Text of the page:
Europe is in deep trouble: the economy is mired in recession; unemployment is breaking records; populism and nationalism are on the march; emerging powers are leaving the EU behind on the international scene. At last week’s State of Europe roundtable organised by our partner think tank Friends of Europe, key decision makers, business leaders and opinion formers debated how Europe can escape from the doldrums.
We confronted speakers at the conference with questions on the way ahead sent in by Debating Europe commenters.
From Germany, Karsten asked:
After the Second World War, the overall aim of Europe was to avoid another war at any cost. What today is the driving force behind European integration?
Here’s the reply from Bernadette Ségol, General Secretary of the European Trade Union Confederation:
In her answer, Bernadette Ségol said Europe’s great achievement had been bringing peace and that should not be forgotten. Now however there is a need for a greater emphasis on economic integration and the strengthening of Europe’s social model.
We put this question from Francesco in Italy to Conny Reuter, Secretary General of Solidar, a European network of NGOs working to advance social justice:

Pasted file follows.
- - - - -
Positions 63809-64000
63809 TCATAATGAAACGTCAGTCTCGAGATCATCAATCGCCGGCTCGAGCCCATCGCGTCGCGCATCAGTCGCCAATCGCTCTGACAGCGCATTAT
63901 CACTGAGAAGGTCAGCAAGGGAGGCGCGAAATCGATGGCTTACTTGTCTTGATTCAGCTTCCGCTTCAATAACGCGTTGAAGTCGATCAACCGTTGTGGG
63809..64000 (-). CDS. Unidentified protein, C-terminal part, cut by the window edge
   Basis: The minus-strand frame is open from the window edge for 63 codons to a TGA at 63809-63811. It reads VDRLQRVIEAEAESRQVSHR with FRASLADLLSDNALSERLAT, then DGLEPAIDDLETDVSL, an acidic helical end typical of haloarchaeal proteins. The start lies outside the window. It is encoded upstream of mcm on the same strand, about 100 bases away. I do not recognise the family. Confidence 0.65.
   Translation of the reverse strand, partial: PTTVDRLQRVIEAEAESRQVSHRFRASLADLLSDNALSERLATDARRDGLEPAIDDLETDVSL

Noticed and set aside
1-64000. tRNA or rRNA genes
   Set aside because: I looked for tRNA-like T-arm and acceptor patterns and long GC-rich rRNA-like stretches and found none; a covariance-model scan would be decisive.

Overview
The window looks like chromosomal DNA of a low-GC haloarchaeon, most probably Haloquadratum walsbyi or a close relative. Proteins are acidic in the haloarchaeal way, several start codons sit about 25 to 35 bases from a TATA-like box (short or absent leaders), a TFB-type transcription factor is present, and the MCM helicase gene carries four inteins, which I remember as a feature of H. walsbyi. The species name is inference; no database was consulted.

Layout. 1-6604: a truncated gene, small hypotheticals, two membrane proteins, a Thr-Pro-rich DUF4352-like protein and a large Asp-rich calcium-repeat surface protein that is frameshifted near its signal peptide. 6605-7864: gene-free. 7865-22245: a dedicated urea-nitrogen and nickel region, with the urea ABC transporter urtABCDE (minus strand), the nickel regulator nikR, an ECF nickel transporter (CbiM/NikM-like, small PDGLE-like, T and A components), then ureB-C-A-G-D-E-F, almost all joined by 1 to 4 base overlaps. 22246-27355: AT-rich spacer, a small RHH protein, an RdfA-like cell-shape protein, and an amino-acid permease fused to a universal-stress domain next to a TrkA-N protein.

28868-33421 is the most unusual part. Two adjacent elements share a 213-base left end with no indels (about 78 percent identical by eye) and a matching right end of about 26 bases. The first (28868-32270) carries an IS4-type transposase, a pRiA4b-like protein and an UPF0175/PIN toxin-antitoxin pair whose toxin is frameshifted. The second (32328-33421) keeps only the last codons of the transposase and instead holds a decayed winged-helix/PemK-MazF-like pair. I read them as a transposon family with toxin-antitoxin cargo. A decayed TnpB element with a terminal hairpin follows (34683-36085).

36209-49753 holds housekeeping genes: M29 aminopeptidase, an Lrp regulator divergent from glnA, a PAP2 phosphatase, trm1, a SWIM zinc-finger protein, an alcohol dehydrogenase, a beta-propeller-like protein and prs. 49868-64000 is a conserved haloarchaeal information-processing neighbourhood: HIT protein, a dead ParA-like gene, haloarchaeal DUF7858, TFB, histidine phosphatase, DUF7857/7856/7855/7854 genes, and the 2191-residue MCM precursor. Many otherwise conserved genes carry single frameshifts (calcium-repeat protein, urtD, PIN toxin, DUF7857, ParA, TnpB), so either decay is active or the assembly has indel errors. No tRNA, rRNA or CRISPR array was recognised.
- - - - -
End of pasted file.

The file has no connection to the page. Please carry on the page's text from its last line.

What would be the consequences for the international order of a failure of the European project?
Here’s the response:
Conny Reuter stressed the importance of working to avoid the emergence of Europe’s old demons of populism and extremism. He warned that the risk of conflict returning to Europe could no longer be discounted, so greater efforts are needed to protect peace and provide hope for the future.
Pietro from Brussels is concerned that:
In the past few years, we’ve seen a shift toward a situation where a few member states have the strength to shape the decisions and policies implemented in other countries. Do you share these views?
Here’s the reply from Emma Bonino, Vice President of the Italian Senate:
Emma Bonino said if some countries are asking for money, the others will want to know how it will be spent. What Europe needs, she said is to develop a shared European sovereignty for the common good. That would enable Europe to maintain a significant voice in world affairs that individual member states cannot provide on their own.
What do YOU think? Can Europe inject new vigour into its economic and social integration amidst all the austerity? Are the EU’s institutions up to the job? How can Europe keep its voice in world as its share of the global GDP declines? Let us know your thoughts in the form below and we’ll take your comments to policy-makers and experts for their reactions.